Wednesday, January 20, 2010

The Middle Class

The major failing of the Reagan-Bush I-Clinton years, brought to total fruition in Bush II, was the war the powers that be effectively conducted against the middle class, without which class no democracy has ever flourished. I'm not sure it was always intentional. Usually it was just dumb belief in the market uber alles combined with unlimited greed on the part of Wall Street. As a result we have let the raiders rip apart our manufacturing sector with no replacement parts. Combined with a failure to protect against the worst effects of globalization sealed the deal.

I was thus surprised to read a populist piece in today's Times by one of the first perpetrators of deregulation and the other sins of the 80s and 90s, one David Stockman. Stockman now has taken up the cause of Wall Street's most traditional opponent--not the unions but Main Street. He notes how the Fed has taken care of the banks, let them become so big that they cannot be allowed to fail, and then taken care of them so they can behave profligately and still clean up. So in the end he supports Obama's tax on the banks.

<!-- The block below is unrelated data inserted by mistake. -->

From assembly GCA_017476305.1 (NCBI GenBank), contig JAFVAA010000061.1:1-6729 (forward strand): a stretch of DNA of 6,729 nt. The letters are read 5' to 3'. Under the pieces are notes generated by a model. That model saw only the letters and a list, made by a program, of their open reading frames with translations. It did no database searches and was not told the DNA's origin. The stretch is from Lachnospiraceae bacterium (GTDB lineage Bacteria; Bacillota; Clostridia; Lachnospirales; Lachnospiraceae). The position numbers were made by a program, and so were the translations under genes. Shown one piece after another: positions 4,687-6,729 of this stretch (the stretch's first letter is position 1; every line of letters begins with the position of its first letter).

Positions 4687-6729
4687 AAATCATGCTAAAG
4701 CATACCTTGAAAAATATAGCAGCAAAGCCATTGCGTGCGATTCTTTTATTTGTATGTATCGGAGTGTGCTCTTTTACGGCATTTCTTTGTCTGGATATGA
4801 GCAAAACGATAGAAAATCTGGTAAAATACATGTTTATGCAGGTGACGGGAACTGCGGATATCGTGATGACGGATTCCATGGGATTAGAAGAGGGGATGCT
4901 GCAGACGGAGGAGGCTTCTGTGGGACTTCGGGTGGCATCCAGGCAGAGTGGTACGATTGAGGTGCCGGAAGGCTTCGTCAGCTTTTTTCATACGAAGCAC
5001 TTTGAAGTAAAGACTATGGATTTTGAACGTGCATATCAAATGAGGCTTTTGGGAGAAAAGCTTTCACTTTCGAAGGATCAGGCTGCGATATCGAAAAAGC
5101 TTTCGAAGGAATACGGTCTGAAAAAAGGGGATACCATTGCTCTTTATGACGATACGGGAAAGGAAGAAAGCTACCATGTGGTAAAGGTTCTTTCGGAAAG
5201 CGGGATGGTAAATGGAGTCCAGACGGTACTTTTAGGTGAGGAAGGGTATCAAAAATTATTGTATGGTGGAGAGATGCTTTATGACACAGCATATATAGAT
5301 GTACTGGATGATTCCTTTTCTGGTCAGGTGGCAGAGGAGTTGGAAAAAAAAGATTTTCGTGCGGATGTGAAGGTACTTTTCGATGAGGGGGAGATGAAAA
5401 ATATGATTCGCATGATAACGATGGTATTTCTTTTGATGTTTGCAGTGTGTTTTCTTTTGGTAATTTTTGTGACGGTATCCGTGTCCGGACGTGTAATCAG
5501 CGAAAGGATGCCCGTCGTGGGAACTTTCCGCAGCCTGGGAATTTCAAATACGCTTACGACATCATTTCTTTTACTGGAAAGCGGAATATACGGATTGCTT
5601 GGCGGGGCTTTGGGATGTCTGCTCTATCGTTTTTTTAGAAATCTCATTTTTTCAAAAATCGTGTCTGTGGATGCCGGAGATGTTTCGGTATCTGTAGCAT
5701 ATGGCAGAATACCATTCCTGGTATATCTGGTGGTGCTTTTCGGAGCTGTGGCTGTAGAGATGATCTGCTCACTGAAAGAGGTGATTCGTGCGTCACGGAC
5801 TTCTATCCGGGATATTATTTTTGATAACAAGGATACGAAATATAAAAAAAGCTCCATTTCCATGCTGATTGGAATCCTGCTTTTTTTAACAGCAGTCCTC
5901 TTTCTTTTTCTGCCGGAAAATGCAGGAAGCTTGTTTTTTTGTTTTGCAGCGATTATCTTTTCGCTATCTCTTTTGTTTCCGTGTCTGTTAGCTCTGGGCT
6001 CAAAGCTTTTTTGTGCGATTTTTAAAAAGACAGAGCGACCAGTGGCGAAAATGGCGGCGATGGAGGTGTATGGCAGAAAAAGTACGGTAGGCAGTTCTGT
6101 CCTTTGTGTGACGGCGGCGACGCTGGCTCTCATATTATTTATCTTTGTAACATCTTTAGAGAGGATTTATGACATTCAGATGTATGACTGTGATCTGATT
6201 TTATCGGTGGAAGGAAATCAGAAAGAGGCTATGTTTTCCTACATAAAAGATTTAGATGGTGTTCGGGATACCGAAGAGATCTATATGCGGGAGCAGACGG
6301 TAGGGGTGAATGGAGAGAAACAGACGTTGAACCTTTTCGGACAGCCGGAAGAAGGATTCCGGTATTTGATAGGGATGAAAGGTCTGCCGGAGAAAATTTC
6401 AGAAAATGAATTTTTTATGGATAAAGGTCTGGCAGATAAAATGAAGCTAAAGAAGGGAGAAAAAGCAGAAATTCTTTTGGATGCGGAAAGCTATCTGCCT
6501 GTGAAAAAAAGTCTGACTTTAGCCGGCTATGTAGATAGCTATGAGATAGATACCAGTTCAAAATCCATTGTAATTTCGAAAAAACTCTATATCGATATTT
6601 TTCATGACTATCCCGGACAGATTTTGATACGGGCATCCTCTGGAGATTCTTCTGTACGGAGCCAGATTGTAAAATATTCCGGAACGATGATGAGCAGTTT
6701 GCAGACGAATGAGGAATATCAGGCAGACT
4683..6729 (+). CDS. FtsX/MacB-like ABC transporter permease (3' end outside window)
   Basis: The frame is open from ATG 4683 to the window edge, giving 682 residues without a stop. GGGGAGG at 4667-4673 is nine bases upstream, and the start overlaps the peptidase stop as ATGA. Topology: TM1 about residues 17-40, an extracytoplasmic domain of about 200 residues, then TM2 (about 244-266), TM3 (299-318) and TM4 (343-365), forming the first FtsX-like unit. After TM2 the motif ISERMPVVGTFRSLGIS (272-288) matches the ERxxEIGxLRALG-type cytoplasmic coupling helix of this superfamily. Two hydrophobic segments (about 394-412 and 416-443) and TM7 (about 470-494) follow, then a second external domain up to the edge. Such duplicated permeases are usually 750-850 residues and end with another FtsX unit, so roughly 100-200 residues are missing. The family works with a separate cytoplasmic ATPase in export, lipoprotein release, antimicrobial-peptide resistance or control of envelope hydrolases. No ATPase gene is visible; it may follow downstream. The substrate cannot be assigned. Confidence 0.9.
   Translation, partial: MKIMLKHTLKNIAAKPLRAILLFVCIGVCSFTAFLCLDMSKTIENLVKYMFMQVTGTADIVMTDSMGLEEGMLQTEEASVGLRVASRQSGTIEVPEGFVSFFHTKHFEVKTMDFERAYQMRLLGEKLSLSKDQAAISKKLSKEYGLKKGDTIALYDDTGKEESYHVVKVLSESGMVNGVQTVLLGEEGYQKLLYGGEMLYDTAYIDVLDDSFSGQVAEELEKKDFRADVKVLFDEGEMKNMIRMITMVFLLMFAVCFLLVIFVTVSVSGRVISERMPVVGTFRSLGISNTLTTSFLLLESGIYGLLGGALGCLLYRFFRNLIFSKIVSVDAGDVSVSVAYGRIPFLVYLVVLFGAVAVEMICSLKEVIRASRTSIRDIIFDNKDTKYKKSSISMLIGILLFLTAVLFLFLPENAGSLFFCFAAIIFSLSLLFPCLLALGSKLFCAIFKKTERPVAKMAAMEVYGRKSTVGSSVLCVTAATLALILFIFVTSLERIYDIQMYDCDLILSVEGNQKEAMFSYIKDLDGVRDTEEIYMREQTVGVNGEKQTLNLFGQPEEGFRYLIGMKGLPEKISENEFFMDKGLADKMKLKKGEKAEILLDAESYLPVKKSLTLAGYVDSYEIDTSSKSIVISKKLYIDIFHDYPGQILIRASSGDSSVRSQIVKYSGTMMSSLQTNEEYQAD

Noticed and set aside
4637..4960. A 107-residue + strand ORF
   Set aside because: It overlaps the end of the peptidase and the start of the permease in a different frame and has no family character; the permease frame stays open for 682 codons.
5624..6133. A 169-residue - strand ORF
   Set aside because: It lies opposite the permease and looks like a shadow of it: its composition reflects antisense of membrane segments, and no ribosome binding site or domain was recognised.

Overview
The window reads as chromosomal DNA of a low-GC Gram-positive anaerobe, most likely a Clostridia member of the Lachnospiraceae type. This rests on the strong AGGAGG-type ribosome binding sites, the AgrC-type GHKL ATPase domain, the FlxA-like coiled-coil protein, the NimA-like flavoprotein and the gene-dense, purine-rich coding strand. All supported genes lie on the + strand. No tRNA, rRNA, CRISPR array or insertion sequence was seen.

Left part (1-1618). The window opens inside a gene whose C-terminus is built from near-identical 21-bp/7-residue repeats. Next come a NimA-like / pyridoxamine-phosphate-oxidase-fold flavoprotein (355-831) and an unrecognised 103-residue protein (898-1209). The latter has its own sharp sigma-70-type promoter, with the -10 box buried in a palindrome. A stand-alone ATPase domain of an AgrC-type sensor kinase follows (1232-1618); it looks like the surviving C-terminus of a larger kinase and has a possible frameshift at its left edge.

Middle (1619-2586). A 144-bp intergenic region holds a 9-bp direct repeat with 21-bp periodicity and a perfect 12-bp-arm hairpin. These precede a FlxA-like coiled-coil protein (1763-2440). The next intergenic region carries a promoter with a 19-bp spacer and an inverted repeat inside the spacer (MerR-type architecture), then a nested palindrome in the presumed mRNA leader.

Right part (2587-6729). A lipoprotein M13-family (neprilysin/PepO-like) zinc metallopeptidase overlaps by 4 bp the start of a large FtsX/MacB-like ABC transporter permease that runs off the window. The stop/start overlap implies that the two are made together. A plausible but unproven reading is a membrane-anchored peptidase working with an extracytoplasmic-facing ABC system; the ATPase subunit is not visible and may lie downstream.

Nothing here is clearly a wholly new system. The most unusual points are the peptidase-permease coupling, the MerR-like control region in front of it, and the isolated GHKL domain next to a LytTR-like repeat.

Strange bedfellows indeed. A lot of the tea-party crew is motivated by populism and the history of populism did include generous amounts of racism. But allowing for some of that, the sad story is that these populists seem to think the Republicans are their salvation. I don't think so. Sure, politics as usual is awful and it would be just as bad if the Senate minority cooperated a little. But these folks yelling for the government to keep its hands off my Medicare somehow think that the escalating costs of health care will be dealt with by their keeping all the benefits they may now have.

It makes me wonder where we are when people take the side of insurance companies. This is a little like taking the side of baseball owners in salary and labor disputes. Sure, the players make a ton (rather them than Wall Street!) but unlike most of us, they have unusual skills and abilities. You try to do what Ted Williams said was the hardest thing in sports: hit a pitched baseball. And did you ever cheer for an owner?

The ugly atmosphere, though, is the result of the Republicans and Clinton pitching fear for years at people and the progressive decline of the middle class. Obama deserves credit for keeping things from moving right into Great Depression II but now he needs to take the gloves off and give it hard to Wall Street. If Geithner doesn't like it, fire him. Obama saved these guys from themselves and the public turns on him. I think it's because he doesn't fight hard enough--for a consumer protection agency in finance, for return of regulation like Glass-Steagall, for real jobs creation rather than earmarking and budget padding.

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